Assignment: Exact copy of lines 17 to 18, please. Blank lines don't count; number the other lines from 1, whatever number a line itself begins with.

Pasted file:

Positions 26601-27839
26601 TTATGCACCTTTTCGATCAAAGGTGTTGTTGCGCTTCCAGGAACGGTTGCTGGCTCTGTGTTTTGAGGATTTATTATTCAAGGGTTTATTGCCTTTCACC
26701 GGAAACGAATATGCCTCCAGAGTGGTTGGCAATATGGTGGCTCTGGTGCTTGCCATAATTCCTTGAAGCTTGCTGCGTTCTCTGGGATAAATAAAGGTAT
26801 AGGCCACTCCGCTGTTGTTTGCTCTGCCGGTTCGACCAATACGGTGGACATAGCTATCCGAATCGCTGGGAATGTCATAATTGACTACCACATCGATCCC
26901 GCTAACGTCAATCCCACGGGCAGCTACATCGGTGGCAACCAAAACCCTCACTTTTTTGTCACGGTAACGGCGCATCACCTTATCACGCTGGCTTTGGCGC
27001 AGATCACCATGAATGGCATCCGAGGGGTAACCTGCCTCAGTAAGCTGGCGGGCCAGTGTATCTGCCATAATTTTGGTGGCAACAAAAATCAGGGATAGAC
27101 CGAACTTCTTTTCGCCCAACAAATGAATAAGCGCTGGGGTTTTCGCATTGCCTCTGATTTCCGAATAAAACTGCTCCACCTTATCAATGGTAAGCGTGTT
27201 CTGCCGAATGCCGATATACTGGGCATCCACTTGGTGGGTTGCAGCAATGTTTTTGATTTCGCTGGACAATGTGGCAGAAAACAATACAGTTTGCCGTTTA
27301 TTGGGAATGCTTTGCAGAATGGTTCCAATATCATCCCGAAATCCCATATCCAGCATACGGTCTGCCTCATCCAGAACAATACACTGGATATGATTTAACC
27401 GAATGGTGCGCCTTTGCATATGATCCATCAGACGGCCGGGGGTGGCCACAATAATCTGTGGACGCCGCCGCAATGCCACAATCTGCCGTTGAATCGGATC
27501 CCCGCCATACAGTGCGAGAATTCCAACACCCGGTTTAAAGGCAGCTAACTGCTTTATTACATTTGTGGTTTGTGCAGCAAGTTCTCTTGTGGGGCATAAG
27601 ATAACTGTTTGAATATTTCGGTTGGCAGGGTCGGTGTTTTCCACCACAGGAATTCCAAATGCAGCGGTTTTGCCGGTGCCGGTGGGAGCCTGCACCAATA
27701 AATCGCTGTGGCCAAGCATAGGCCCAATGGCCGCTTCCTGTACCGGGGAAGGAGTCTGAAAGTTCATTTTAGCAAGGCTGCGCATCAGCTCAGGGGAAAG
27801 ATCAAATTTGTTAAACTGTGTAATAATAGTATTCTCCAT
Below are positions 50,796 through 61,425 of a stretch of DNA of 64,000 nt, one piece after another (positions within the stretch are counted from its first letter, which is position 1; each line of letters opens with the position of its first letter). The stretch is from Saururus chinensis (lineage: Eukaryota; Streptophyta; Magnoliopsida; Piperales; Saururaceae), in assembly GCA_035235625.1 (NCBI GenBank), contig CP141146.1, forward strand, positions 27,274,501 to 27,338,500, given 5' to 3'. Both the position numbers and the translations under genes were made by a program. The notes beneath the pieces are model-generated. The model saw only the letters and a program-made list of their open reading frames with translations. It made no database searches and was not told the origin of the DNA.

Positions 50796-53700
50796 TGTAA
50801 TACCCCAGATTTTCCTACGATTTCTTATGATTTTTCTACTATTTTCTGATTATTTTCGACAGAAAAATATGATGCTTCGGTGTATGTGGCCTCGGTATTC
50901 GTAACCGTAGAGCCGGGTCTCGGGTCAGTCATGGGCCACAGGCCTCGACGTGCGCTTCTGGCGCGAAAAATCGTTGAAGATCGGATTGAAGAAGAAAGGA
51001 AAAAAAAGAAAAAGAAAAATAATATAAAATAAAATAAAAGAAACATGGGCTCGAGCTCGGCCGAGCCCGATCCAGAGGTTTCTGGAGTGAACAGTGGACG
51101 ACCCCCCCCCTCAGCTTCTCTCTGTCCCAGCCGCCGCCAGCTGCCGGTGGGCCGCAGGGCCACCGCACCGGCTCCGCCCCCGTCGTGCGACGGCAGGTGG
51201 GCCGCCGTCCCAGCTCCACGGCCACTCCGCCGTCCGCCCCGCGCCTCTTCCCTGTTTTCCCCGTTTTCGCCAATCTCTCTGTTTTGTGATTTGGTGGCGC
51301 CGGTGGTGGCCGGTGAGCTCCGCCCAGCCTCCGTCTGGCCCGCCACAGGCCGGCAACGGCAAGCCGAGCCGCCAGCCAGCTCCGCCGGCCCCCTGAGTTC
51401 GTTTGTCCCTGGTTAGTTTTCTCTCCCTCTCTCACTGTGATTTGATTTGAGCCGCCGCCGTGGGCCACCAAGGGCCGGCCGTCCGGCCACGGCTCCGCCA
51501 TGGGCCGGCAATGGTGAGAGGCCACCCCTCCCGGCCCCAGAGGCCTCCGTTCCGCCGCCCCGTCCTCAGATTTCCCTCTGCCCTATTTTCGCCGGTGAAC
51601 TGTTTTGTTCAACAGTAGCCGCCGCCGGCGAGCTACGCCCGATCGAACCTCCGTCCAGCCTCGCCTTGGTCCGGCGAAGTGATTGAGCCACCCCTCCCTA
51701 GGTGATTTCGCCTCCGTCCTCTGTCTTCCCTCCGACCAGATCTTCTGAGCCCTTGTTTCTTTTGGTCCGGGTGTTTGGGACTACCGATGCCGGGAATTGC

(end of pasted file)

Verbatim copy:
50796 TGTAA
50801 TACCCCAGATTTTCCTACGATTTCTTATGATTTTTCTACTATTTTCTGATTATTTTCGACAGAAAAATATGATGCTTCGGTGTATGTGGCCTCGGTATTC